View profile

✊🏙 We need urgent climate action ☀️ Bullet train news from around the world 🚅 & much more

Hey urbanists! The IPCC’s latest climate change report added even more pressure for countries around
October 14 · Issue #55 · View online
Radical Urbanist
Hey urbanists!
The IPCC’s latest climate change report added even more pressure for countries around the world to slash their emissions to stay below 1.5ºC of warming — though whether that will happen remains an open question. However, since I want to focus more on climate this year, that’s one of the focuses of this issue.
We’re also diving into a bunch of bullet-train news from around the world, along with the other great reads you can expect at the end of the newsletter.
Have a great Sunday!

Climate action now
Last Monday, the Intergovernmental Panel on Climate Change (IPCC) released its latest report on the drastic emissions reductions that will be necessary for warming to stay below 1.5ºC (2.7ºF) and why it’s so important we hit that target.
That same day, the National Academy of Sciences also published a paper on how climate change will (negatively) affect mental health. Among the findings was that
on average, every additional 1 degree Celsius of warming over five years was linked to an increase of mental health issues in those areas by 2%.
A big piece of the emissions-reduction puzzle, particularly in the United States, is transportation. In 2014, it accounted for 23% of global emissions, but in the United States transport emissions are rising while most other sectors’ emissions are declining. Laura Bliss looked at how that will have to change for CityLab.
But what would it look like, globally, to hit the targets set by the IPCC? Vox has a piece looking at what rapid decarbonization would look like, and though it’s ambitious, it’s far from impossible.
If we look around the world, Paris provides a good example of how cities can do their part to mitigate climate change, while investing in adaptations to ensure quality of life remains high despite the changes that are already baked into the climate system.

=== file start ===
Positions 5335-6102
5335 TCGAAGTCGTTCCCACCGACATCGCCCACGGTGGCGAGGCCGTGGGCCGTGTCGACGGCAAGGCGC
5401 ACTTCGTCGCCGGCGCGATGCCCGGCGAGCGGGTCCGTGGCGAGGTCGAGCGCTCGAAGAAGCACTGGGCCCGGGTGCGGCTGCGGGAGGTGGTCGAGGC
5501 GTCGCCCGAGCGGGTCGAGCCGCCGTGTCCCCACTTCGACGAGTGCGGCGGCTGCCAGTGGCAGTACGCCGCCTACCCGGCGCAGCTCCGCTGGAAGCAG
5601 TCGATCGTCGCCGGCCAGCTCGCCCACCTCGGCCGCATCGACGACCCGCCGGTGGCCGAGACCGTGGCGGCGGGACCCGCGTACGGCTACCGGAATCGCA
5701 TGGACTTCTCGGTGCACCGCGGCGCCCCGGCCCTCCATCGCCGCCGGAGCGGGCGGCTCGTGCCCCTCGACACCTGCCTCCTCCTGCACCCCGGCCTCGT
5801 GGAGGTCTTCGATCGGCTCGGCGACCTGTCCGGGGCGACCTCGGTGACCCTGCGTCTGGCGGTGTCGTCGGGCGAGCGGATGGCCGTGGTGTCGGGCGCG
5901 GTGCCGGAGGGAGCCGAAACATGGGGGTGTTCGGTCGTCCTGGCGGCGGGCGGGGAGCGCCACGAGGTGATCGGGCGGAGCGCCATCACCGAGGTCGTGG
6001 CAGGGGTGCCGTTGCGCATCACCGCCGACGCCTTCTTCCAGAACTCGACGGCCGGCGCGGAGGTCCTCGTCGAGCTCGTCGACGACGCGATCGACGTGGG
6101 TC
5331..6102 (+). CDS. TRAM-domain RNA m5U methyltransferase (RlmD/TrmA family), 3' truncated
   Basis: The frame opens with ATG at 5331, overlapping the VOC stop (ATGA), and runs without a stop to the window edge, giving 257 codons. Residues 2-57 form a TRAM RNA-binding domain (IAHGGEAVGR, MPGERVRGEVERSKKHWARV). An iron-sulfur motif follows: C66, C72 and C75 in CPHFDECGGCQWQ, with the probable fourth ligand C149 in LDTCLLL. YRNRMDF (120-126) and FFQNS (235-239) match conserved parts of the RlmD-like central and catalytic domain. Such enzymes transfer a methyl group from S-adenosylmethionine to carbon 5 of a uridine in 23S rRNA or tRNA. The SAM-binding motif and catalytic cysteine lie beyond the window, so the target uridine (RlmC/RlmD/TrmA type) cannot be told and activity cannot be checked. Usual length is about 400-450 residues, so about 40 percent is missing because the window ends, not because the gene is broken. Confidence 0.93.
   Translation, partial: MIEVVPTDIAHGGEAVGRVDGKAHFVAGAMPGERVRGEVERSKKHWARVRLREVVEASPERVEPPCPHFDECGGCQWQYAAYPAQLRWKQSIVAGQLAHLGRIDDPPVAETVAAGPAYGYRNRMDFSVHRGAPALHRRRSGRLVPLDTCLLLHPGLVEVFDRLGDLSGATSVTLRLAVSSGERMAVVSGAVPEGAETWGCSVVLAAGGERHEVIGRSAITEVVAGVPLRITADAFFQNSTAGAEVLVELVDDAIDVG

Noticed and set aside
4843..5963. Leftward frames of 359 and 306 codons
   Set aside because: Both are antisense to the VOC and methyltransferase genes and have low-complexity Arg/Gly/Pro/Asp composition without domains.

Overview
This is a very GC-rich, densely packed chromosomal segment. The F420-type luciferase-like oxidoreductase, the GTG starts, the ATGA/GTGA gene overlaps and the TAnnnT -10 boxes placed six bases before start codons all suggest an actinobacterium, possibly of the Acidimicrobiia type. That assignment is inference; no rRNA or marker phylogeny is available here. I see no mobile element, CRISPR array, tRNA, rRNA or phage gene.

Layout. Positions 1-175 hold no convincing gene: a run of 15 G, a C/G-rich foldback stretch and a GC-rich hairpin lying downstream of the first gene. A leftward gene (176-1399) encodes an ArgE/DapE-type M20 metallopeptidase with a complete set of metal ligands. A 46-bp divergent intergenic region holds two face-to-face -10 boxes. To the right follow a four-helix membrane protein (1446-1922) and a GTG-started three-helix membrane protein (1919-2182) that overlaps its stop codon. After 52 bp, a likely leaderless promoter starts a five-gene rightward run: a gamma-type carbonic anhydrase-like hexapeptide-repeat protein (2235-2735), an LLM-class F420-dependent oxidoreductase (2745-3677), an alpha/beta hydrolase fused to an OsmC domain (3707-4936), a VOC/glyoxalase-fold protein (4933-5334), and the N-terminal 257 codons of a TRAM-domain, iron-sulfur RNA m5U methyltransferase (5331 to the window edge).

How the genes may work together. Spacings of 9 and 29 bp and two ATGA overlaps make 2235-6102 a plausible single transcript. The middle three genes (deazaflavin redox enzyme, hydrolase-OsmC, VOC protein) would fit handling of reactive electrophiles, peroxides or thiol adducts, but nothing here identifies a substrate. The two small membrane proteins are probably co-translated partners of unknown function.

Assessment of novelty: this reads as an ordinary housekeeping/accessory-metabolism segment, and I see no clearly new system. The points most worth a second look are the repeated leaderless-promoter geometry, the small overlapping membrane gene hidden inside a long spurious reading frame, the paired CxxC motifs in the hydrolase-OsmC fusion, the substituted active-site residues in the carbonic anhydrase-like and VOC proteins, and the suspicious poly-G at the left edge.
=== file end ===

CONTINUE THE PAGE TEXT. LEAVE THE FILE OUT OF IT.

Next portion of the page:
All the bullet-train news
I love fast trains. Here’s some positive developments about them:
Look at BART–it was hugely controversial when it was built, but now we know the Bay Area would have been crazy not to build BART. You’ll have that same reaction. When the state sees modern, sleek electric trains and HSR in California…well, there’s a big reason the governor and the legislature signed up and pushed this project. The end prize will be worth the effort.
Other great reads
🇳🇴 Norway has started to replace its ferries with zero-emission models
🇸🇪 New Stockholm city council will block a controversial Apple store in Kungsträdgården (see issue 54 for more)
🇷🇺 Moscow has undergone a massive transformation since 2015 to become more liveable — in part to bolster support for Putin
🇬🇧 The City of London — not to be confused with London as a whole — will ban cars on a number of streets in the Square Mile and slash speed limits on others to prioritize pedestrians
🚆 European cities expanded with a focus on trains instead of highways. Can US cities take lessons to improve their public transit systems?
🇦🇺 Residents of Sydney protested the projection of an ad on the sails of the Opera House
🇨🇦 Vancouver dad is suing the BC government over a violation of his rights under Canada’s Charter of Rights and Freedoms after they ruled his kids couldn’t ride the bus without a parent until they turn 10 years old
🚌 Human Transit vs Antiplanner: a debate about the future of US transportation
💰 A California ballot measure would allow cities to impose rent control. Landlords, including massive private equity firms that bought up thousands of homes after the 2008 crash, are vehemently opposed, spending millions, and threatening renters with massive rent hikes if it passes.
✊️❤️ Thanks for reading. You can follow me on TwitterMedium, or Instagram for even more!
Did you enjoy this issue?
If you don't want these updates anymore, please unsubscribe here.
If you were forwarded this newsletter and you like it, you can subscribe here.
Powered by Revue